Both last week and this week my lesson focused on solo literature and not on orchestra pieces. It was a refreshing shift in focus. At last week’s lesson I played through the first movement of the Bréval Sonata, something I haven’t played since June. We also looked at the first three Lee études again, with an emphasis on increased velocity. And David introduced me to the Allegro movement of the Marcello Sonata.
While I didn’t practice the solo literature much this week I did have some time to refresh the Bréval and to work on speeding up the Lee études. At my lesson yesterday we played through the opening section of the Marcello Allegro, worked on speeding up Lee, and looked at some of the stickier bits of the Bréval.
##Bréval I haven’t lost much of this piece in four months since I practiced it regularly. In some places I think my technique has improved as a result of the orchestra work. The danger here is trying to play the piece rather than practicing the “black spots” as David calls them. I need to set aside my completionist nature and work on small sections of the piece. In some cases these sections will be a handful of notes, in others a measure or three.
##Marcello After last week’s introduction to this piece I worked on the first line or so, but not very much, and without much focus. Yesterday David and I spent a large portion of my lesson focused on this piece. I have a better grasp of the right hand movement now, and I can play a recognizable version of the opening. The movement is almost entirely eighth and sixteenth notes which will give me an opportunity to work on the coordination between bowing direction changes and finger changes.
##Lee I’ve played through the entire Lee book, but I never achieved “performance” tempo on many of the études. David wants me to work my way through the book again, this time focusing on speeding up my technique. The second étude is slightly easier than the first as it isn’t built around slurs, so that’s the one I picked to work on. We started at the end of the two-line piece and worked backwards measure by measure. Once I was playing the entire second line I remarked that I could feel the tension and tightness in my left forearm. David had me continue playing while watching me from different angles. He discovered that I have developed a bad habit with my left thumb.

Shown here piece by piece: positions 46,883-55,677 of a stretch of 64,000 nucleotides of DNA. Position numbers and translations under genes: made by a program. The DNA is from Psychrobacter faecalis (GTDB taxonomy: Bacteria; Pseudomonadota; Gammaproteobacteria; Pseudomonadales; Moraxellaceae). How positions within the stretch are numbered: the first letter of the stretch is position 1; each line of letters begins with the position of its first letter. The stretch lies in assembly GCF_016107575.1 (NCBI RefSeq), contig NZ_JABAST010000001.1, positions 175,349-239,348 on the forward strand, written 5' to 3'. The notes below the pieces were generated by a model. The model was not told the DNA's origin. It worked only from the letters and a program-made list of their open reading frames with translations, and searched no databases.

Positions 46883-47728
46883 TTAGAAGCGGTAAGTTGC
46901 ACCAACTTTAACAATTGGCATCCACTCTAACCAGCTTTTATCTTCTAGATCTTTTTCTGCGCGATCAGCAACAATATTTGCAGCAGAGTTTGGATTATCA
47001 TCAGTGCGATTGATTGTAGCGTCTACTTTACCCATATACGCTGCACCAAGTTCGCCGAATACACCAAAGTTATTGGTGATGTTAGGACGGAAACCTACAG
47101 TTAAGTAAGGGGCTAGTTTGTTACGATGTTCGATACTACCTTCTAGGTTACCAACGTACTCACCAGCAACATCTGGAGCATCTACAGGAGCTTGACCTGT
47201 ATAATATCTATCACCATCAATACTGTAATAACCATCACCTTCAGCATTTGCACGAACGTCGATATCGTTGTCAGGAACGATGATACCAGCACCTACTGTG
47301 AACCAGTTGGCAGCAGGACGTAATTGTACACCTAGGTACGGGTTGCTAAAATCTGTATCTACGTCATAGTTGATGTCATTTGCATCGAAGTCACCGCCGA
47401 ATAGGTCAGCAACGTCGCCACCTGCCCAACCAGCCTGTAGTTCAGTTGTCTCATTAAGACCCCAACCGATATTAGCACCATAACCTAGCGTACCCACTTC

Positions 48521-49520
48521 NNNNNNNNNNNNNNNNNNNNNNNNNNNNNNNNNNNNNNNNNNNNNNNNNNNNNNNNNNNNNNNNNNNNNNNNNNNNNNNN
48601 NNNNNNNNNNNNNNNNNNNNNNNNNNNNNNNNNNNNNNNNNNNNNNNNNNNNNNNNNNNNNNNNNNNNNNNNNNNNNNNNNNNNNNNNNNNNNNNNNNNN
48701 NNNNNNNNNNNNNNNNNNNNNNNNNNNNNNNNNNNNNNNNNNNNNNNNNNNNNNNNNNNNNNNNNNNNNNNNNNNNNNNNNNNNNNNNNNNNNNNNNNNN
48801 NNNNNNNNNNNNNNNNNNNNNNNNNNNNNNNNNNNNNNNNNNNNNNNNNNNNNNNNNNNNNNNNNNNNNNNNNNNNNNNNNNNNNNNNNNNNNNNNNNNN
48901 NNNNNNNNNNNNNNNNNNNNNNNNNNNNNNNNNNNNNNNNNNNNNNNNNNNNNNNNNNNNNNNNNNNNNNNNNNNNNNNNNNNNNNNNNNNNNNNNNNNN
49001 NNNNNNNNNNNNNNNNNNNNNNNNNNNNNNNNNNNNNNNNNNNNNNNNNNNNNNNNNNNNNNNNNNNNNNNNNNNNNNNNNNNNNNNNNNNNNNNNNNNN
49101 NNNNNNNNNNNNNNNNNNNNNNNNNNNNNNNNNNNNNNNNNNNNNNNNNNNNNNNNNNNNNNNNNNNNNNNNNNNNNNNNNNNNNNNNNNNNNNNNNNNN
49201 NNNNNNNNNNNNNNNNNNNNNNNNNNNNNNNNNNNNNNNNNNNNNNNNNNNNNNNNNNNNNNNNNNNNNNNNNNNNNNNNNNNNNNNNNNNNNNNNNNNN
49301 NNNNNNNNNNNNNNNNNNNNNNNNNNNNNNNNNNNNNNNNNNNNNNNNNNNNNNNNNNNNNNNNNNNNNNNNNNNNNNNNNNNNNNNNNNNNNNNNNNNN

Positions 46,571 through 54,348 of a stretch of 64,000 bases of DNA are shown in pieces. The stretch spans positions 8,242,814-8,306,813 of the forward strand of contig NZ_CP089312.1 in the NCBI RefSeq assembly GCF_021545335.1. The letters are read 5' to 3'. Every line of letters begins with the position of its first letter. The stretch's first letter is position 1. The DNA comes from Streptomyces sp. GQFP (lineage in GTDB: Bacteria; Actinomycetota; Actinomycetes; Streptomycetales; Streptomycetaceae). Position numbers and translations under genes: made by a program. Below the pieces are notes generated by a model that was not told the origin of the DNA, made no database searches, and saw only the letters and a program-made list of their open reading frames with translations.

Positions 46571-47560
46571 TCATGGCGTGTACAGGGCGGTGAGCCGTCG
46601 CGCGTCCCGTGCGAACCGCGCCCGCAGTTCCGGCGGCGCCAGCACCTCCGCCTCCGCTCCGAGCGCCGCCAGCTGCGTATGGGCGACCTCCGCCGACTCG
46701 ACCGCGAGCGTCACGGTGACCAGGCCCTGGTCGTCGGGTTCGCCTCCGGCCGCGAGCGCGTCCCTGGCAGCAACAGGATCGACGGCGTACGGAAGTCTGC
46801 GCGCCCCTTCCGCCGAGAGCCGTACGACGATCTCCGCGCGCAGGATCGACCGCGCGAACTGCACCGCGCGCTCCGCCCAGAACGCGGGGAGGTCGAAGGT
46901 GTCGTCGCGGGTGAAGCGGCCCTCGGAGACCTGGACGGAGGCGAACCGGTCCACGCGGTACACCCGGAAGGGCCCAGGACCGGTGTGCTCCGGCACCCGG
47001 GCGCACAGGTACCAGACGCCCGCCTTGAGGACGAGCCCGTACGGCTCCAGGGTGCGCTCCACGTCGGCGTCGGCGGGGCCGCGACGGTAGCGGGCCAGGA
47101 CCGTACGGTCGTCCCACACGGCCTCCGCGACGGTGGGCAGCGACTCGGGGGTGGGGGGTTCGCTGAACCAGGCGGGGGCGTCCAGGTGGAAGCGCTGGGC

He wants me to have only light contact with the tip of my thumb against the neck of the cello, and then only on the left side of the neck (from the players perspective). I have slipped into a posture that has the meaty part of the pad of my thumb against the neck (collapsing the shape of my hand), and the contact point is the middle or right side of the neck. Also I am using finger-to-thumb pressure to stop the strings rather than pulling with the large muscles in my upper back and shoulder.
So. My practice focus for the foreseeable future is to play with the correct left hand shape and placement. David wants me to envision holding a porcupine in my left armpit, and keeping a un-squished grape between the tip of my thumb and the neck of the cello. Unlearning a bad habit is never easy, but his discovery of my left arm/hand posture is the key to unlocking faster play I think. Muscles that are unnecessarily tense limit movement and speed.
My practice focus will be split between solo literature and orchestra pieces for the next three weeks. I don’t dare set aside the orchestra music or it will immediately start to suffer. My thinking is that I need to play each piece at least once every third (if not every other) day. Mixed in with études, Bréval, and Marcello, I’ve got plenty to work on and keep me busy.